UPDATE: Due to weather, the November 1 date has been cancelled. The November 2 date will move forward as planned.
In Mexico, on the first two days of November, Día de Los Muertos, or Day of the Dead, is celebrated. On this holiday, the veil between the world of the living and the world of the dead is lifted, and the two can come together once more. Or, as Marta V. Martinez, executive director of Rhode Island Latino Arts (RILA) says, “This is a time when the loved ones who have passed-on return symbolically to appreciate life’s pleasures, such as eating, drinking and reuniting with their families here on earth.”
For the past four years, RILA has held a community ofrenda or altar, one of the staples of this holiday. These ofrenda are made in remembrance of the deceased and often contain photos of the deceased and trinkets they owned. This year, RILA, the Providence Public Library (PPL), and Trinity Rep are uniting to hold the ofrenda in honor of those who have lost their lives to COVID-19.
Christina Bevilacqua, program and exhibitions director of Providence Public Library, explained that she, Marta and Michelle Cruz, director of community engagement at Trinity Rep, have met weekly for some time, but during the pandemic their conversations shifted. “We’ve talked a lot at our meetings about the losses that this year has brought, and the sense of uncertainty ahead. The pandemic has taken such a toll on lives and livelihoods, and while each of our organizations has been affected in a different way, we’re all experiencing our own losses along with the larger sense of communal loss.”
Rhode Island has lost more than 1,100 lives to the virus. Marta said, “The Latino community has been disproportionately hit by the virus; they tend to have a higher prevalence of pre-existing conditions, such as diabetes and heart problems, that can make people more vulnerable to the coronavirus. We also are less likely to have health insurance than the general population.” According to the CDC, members of the Latinx community are 2.8 times more likely to catch the virus, 4.6 times more likely to require hospitalization and 1.1 times more likely to die. Marta has lost two people to COVID-19.
Having seen the community torn apart by the virus, Marta says, “It makes me angry to hear government officials [the President] dismiss the virus as ‘no big deal’ because after contracting the coronavirus, he was able to recover quickly, but only because he has access to daily testing and the best medical care. It’s shameful that he travels around the country seeking votes, holding rallies where there is no social distancing or mask-wearing and spreading false information.”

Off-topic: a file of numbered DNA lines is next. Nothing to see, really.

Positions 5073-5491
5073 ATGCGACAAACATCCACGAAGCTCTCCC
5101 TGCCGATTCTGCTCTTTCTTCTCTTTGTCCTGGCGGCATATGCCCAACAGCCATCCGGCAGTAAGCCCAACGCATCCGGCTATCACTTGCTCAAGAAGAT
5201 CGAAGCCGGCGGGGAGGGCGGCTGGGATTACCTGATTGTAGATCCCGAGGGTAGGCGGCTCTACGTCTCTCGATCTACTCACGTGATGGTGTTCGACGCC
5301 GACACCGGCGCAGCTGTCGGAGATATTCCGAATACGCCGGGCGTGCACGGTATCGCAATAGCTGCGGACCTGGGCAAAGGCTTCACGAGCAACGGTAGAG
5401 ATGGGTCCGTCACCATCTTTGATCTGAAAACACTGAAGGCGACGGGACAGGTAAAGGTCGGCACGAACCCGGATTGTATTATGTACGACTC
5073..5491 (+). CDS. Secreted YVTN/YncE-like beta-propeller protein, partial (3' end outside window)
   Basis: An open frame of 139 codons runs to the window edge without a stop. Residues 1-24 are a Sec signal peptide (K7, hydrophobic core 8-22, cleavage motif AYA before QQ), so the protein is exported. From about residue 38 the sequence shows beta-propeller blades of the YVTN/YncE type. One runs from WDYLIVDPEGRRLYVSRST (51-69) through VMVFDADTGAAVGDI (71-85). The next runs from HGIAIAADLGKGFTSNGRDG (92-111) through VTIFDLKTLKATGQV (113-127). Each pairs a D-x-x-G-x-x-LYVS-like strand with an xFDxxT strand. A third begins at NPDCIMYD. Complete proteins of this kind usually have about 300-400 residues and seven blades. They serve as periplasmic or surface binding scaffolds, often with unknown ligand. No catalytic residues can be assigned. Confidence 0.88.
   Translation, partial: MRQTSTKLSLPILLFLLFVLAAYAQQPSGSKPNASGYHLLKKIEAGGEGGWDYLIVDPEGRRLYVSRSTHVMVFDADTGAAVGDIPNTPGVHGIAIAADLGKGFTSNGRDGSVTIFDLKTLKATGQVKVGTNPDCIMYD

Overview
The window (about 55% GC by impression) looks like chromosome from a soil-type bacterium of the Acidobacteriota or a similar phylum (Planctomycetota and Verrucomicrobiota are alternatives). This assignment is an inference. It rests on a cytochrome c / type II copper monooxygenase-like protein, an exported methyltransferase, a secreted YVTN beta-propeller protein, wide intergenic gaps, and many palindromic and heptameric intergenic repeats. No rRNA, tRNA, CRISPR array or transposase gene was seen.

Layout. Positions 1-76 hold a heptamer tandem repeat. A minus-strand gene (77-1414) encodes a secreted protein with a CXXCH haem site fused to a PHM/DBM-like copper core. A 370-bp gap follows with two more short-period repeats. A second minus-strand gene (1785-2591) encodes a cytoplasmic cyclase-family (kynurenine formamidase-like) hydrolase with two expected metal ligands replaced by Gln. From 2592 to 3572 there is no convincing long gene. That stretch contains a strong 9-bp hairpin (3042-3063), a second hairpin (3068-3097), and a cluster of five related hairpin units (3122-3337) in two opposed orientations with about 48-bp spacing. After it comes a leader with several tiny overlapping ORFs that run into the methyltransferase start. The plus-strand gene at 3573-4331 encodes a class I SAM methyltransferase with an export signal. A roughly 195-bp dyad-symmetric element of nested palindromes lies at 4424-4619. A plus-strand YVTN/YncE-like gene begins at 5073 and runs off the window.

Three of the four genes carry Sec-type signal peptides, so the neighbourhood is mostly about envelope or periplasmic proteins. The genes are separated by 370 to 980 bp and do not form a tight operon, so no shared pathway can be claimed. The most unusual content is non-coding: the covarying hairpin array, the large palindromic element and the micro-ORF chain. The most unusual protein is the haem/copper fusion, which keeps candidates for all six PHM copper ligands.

This year’s ofrenda is not limited to one race or culture. Anyone who has lost someone to COVID-19 is welcome to participate by bringing a digital photo of their lost loved one, another memory or image of the person, such as a piece of their favorite food, and a short written memory about the person to the steps of the Providence Public Library on November 1 or 2 at 5pm. Participants will come together, talk about their experiences, remember their loved ones and celebrate the lives that were lost. Marta paints a picture of the event: “A sea of candles outlining the library steps and stone wall, soft drumming, stories by Valerie Tutson of Black Storytellers and Sussy Santana of RILA on Monday, and hopefully, many small altars set up by the community.”
Cruz explains the impetus behind this event by speaking about the beginning of the pandemic “…there were no gatherings, no way to truly come together to mourn or celebrate the lives of those lost. Oftentimes, funerals tend to be where families see each other the most and there was a huge sense of loss of connection on so many levels.”
This ofrenda will celebrate the lives that have been lost, but also bring together a community that’s still grieving, not only for their loved ones, but because of the new reality this deadly virus makes us face.
The ofrenda will be held November 1 and 2, and information can be found at RILA.org/ DiaDeLosMuertosRI.html. All are welcome — mourners and non-mourners alike, with social distancing and masks required.